When a person becomes disabled long-term and cannot work, they have the
option to apply for monthly benefits through the
Social Security Disability (SSD) program. The financial assistance that SSD provides can help you
pay for current and future medical bills, as well as your rent and utility
bills that are now much tougher to manage with your loss of wages.
This is a quick rundown of the benefits that long-term Social Security
disability has to offer.
Security Disability Payments
If your claim is approved, you will receive a letter with the amount of your
monthly benefit, which is based on your average lifetime earnings, as well as the effective
date of payment. Most SSD recipients receive between $700 and $1,700 a
month—in 2017 the average so far is $1,171, while the maximum is $2,687.
Your first benefits will be paid for the sixth full month after the date
of your disability. For example, if you are injured in June, you will
receive a check for December in January, since payments are made the month
after they are due.
Certain members of your family may qualify for benefits based on your work.
- Your spouse, if they are older than 66
- Your spouse, at any age, if they are caring for your child under the age of 16
- A divorced spouse who was married to you for at least 10 years and is currently
not married and is at least 62
- Your unmarried child (adopted too) under the age of 18 (younger than 19
if still in high school)
- Your unmarried child, age 18 or older, if they have a disability that started
before age 22
How Other Payments Affect Benefits
If you are receiving other government benefits, the amount of your Social
Security disability benefits may be affected. The total amount of the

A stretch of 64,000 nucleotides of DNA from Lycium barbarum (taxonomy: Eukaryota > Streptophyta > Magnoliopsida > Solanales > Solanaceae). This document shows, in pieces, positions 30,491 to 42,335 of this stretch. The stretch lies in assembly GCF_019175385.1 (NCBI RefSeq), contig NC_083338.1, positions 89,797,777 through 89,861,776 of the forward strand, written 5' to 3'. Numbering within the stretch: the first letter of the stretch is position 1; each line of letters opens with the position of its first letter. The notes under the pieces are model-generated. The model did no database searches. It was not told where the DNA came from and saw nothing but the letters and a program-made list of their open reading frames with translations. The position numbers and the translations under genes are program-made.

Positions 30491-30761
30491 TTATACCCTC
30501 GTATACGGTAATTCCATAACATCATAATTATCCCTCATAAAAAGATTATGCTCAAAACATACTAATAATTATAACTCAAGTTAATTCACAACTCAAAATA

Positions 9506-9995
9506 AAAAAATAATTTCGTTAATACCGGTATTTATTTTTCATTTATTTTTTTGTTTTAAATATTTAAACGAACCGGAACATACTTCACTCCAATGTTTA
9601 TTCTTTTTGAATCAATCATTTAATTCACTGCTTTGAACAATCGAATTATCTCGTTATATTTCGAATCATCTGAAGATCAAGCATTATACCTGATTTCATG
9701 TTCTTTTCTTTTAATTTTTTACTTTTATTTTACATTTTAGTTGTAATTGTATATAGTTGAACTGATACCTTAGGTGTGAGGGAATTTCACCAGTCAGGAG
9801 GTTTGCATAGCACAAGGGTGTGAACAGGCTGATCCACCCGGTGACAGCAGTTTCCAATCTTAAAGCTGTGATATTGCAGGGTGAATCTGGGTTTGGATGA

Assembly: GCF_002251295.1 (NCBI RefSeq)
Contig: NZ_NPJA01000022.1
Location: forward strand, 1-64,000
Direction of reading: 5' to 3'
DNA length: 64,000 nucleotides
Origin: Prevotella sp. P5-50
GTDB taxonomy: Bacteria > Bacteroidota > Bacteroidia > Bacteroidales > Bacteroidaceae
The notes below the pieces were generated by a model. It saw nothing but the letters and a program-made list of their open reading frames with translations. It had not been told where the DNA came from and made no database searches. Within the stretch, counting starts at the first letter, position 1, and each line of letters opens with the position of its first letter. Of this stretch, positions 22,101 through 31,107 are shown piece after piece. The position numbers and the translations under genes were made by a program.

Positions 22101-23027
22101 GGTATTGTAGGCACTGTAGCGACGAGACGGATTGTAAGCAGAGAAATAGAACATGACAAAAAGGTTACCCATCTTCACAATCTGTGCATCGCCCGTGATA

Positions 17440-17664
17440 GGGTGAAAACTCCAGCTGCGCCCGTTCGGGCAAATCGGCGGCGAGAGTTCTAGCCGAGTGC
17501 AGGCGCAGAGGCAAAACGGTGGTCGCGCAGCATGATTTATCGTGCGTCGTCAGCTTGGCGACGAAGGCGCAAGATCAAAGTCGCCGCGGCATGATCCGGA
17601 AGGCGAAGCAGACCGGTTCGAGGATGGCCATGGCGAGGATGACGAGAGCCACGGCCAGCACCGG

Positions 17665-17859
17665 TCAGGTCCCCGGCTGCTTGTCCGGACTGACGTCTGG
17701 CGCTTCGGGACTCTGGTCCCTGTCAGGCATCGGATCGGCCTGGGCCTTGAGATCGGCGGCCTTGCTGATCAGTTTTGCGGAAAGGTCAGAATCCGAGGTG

combination of benefits cannot exceed 80% of your average current earnings.
Workers’ compensation and other public disability benefits will reduce your SSD benefits. A
couple of exceptions include
Veterans Administration benefits and state and local government benefits, if Social Security taxes were
deducted from your earnings.
Let’s say that your average earnings were $4,000 a month before you
became disabled. You and your family are eligible to receive $2,200 a
month in SSD benefits, but you also receive $2,000 from workers’
compensation. Since that total ($4,200) is more than 80% ($3,200) of your
average current earnings ($4,000), your SSD benefits would be reduced
by $1,000 to bring it down to 80% ($3,200).
You may be able to collect up to 12 months of back pay after you are injured,
as long as your disability claim was made immediately and you meet all
of the requirements (work credits, inability to work, etc.).
Returning to Work
Yes, you can return to work while receiving SSD benefits. Special rules
are in place to not jeopardize your initial benefits, such as a trial
work period to test whether or not you can work.
If you have recently been injured and are out of work, you should immediately
reach out to our
Las Vegas SSD attorneys at Shook & Stone. Since the firm was established in 1997, our attorneys
have helped clients recover over half a billion dollars, in matters like
car accidents, truck crashes, Social Security disability, workers’
compensation and veterans disability. We can help you complete applications
and other forms and collect medical records that are necessary for a successful case.
Call our office at (888) 662-2013 to speak with a representative.